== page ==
PROVIDENCE — Three local women bought a derelict property for $525,000 so they could give away flowers.
HOPKINTON, R.I. — Old Depot Road residents were thrown a bone by a solar-energy developer in hopes their opposition to a 13.8-megawatt project would fade.
CRANSTON, R.I. — The work needed to make the interconnections to the power grid for two industrial-scale solar projects would clear the forest canopy that connects two conservation areas.
CHEPACHET, R.I. — Nine days before the final phase of Energy Facility Siting Board hearings were set to resume, environmentalists and conservationists gathered at Pulaski State Park for one final collective push to emphasize the threats posed by the controversial Clear River Energy Center.
HOPKINTON, R.I. — Rhode Island Solar Renewable Energy wants to install thousands of solar panels to generate 13.8 megawatts of electricity on nearly 62 acres of private forestland off Route 91.
CRANSTON, R.I. — The West Bay Land Trust has appealed the decision to remove city street trees on Hope Road, Lippitt Avenue, and Laten Knight Road.
CUMBERLAND, R.I. — The Rhode Island Department of Environmental Management has helped permanently protect 229 acres of open space in the northeast corner of town that will be used for public recreation.
CHARLESTOWN, R.I. — Two bills moving quickly through the General Assembly support the construction of taller buildings along the Ocean State’s shoreline, which, according to some municipal planners and building officials, would essentially result in the walling off of the coast.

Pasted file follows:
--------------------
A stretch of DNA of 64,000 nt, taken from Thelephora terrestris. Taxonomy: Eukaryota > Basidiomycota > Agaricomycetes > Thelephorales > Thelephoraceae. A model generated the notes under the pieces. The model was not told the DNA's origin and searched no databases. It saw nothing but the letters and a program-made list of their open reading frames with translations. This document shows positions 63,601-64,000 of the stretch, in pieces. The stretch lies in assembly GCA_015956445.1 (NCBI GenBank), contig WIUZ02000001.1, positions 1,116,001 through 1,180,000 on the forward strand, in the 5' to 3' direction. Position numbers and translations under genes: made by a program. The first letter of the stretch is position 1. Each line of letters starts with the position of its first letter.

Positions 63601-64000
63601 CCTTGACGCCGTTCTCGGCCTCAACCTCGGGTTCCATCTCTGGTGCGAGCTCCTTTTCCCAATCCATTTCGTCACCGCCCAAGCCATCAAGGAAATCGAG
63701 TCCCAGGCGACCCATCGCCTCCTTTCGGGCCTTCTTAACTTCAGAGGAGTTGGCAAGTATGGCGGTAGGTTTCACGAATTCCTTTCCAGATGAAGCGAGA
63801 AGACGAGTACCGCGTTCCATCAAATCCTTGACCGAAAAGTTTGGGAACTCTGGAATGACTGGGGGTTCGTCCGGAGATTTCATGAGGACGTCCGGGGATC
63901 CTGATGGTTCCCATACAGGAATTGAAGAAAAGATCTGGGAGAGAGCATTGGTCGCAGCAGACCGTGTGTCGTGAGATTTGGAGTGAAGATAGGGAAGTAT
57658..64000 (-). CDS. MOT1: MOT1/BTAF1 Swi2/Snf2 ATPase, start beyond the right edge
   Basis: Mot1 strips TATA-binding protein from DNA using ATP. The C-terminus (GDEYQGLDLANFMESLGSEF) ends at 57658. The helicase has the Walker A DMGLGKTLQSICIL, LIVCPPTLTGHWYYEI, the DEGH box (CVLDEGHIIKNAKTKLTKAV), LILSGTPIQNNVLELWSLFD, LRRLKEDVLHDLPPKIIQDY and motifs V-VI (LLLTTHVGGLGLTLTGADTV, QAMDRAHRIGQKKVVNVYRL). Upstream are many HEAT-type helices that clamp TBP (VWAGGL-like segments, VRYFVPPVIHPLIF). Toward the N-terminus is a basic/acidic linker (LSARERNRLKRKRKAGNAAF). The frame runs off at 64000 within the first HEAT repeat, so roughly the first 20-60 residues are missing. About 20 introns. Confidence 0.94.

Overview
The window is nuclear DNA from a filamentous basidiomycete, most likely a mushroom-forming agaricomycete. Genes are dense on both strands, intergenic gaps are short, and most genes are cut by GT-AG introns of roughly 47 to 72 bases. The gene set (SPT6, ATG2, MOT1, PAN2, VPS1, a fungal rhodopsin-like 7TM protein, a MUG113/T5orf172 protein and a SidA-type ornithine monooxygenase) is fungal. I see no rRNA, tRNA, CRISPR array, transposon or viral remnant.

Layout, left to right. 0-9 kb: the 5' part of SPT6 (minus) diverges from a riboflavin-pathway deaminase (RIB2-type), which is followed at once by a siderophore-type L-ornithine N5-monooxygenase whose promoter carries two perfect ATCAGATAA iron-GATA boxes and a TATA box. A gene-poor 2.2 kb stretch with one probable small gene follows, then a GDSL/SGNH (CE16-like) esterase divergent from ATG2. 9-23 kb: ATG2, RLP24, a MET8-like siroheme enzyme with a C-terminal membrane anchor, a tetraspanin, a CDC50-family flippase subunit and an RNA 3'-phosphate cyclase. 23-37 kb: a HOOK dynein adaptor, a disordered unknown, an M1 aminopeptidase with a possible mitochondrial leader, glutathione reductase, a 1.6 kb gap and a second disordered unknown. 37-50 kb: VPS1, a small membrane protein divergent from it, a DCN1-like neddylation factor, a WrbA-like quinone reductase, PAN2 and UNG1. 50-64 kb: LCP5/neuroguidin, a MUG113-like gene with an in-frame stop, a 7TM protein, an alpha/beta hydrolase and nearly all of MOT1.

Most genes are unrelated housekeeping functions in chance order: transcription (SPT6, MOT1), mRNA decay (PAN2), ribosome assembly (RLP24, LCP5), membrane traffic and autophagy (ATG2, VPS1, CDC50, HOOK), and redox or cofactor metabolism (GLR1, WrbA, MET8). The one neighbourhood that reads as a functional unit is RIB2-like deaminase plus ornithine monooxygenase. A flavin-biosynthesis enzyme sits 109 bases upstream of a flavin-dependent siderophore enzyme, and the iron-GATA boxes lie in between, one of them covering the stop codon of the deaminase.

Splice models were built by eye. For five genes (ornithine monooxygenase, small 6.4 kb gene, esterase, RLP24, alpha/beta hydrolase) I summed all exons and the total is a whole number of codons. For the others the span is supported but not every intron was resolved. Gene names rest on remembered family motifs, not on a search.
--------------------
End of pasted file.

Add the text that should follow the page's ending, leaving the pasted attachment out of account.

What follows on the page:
GLOCESTER, R.I. — The Rhode Island Department of Environmental Management has permanently protected 101 acres for public recreational use including hiking, wildlife viewing, fishing and hunting.
RUMFORD, R.I. — More than 80 acres of open space at Agawam Hunt, a private country club with a historic 18-hole golf course, have been permanently protected.
Rhode Island’s mad rush to site renewable energy on open space has become a contentious issue that concerned parties are working to resolve.
Rhode Island is currently paying for the expansion of its renewable-energy portfolio with trees and farms. Does that really mean the state is going green?
PROVIDENCE — Cleaning polluted land isn’t cheap, but thanks to a federal and state program funds are available to return some of these brownfield sites to commercial and residential use.
LINCOLN, R.I. — Some residents in the Limerock neighborhood are concerned about the potential development of wetlands on a piece of property they thought would never be developed.